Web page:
Textile designer K Radharaman made headlines when he had to correct an error on Sabyasachi’s Instagram account.
It was his design label, The House of Angadi, which was behind the red kanjivaram sari worn by Deepika Padukone at her Konkani wedding in Italy.
Later, she wore a gold one at the Bangalore reception.
Radharaman wasn’t present when Deepika, accompanied by her mother Ujjwala, visited the store, Angadi Galleria, for trousseau shopping.
It wasn’t their first visit to the store.
“The sari was not custom woven for them,” says Radharaman.
“It was from a limited edition collection Advaya, Sanskrit for unique. The designs under it are always exclusive.”
The red saree belongs to a limited edition collection Advaya. (Photo: Instagram. Inset: K Radharaman/Mail Today)
Radharaman belongs to an esteemed family, which has been involved in textile trade for six centuries. He grew up in Madras, one of the epicentres of the business.
But as a collegian, he chose engineering.
When he left his studies to launch The House of Angadi, an umbrella organisation that promotes textile brands, nobody was surprised.
It was homecoming.
But he credits his years at Cornell University in the US for developing his finer fashion sensibilities.
“I enjoyed visiting the store fronts on Fifth Avenue and The Antonio Ratti Textile Galleries at The MET,” said Radharaman.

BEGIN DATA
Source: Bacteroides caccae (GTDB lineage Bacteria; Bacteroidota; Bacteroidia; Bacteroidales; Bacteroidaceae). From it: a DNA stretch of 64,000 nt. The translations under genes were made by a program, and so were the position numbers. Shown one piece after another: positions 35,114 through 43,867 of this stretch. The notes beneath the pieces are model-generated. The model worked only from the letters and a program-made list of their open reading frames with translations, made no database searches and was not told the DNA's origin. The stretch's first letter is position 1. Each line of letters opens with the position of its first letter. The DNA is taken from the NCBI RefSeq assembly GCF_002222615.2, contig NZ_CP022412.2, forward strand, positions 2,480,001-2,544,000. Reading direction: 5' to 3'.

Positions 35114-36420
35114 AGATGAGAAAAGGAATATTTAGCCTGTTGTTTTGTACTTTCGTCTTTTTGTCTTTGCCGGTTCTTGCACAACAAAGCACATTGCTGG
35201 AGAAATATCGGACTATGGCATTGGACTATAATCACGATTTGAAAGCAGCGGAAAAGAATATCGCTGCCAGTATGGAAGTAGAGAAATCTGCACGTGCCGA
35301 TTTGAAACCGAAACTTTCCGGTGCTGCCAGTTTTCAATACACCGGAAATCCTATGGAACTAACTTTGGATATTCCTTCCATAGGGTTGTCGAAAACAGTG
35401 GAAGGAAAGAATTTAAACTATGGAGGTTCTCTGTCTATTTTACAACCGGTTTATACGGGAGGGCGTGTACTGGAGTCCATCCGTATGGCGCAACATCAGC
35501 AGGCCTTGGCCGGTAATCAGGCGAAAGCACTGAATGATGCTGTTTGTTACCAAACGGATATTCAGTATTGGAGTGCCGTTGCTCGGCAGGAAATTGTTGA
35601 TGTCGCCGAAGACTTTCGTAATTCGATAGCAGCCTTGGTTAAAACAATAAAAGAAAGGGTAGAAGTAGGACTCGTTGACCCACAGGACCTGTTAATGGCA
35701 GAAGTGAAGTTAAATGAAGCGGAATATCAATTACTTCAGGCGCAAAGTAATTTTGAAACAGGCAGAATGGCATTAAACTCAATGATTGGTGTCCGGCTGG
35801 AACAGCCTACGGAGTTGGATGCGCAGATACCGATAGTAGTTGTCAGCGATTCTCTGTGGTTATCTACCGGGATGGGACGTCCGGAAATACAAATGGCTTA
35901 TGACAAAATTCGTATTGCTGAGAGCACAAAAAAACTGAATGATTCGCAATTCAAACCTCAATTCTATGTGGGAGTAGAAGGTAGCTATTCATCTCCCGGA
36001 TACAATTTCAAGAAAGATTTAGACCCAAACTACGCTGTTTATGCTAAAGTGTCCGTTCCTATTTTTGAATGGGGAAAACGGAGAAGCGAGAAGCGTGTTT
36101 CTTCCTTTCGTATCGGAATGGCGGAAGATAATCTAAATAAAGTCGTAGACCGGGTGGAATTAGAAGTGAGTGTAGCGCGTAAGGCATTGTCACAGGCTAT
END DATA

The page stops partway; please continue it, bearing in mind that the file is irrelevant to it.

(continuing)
His interest in the discipline enhanced after interactions with designers in Europe, especially in Como.
“Como is home to the world’s largest luxury silk weaving facilities, which inspired my design thinking at a young age. I will never forget my interactions with entrepreneurs like Donnatella Ratti (the textile gallery at the MET is named after her father) and Mauritz Manteiro (godfather of the luxury industry).”
Before joining the business, Radharaman worked in home textiles for Ralph Lauren, Kravet, and Armani Casa.
Deepika wore this real zari Kanjivaram brocade. The body design is the Gandaberunda (or two-headed bird), the mythological figure which is representive of the state of Karnataka. (Photo: Instagram/@angadigalleria)
“Design as a language communicates to the subconscious,” said Radharaman.
“It can influence a person’s thinking, and impacts cultural and social landscape. To a designer, the few moments when you can actually perceive in your mind’s eye, something that physically does not yet exist, can be a spiritually uplifting experience.”
Seeing the aesthetics of kanjivaram being diluted with cheap imitations prompted Radharaman to step in and remind people of its prestige.
He began work with kanjivarams in 2010.
The golden saree which Deepika wore at reception was also from Angadi Galleria. (Photo: Instagram)
At Angadi Galleria, customers get kanjivarams, and other sought-after weaving forms like Benaresi and Kota.
“As designers, we create trends sometimes, sometimes we just follow them,” said Radharaman.
“Traditions are however timeless. I aspire to contemporarise traditions and make them relevant to a modern context.”
Padukone has managed to remind us about the sheer elegance of a sari. And Radharaman can only be glad that she chose his brand and promoted his favourite garment for her big day.
“Indian women are lucky that they do not have to look like millions of brides around the world — dressed in the same colour using the same type of fabric. We have such diversity in our traditions; it would be a shame if we don’t treasure them.”
(Courtesy of Mail Today)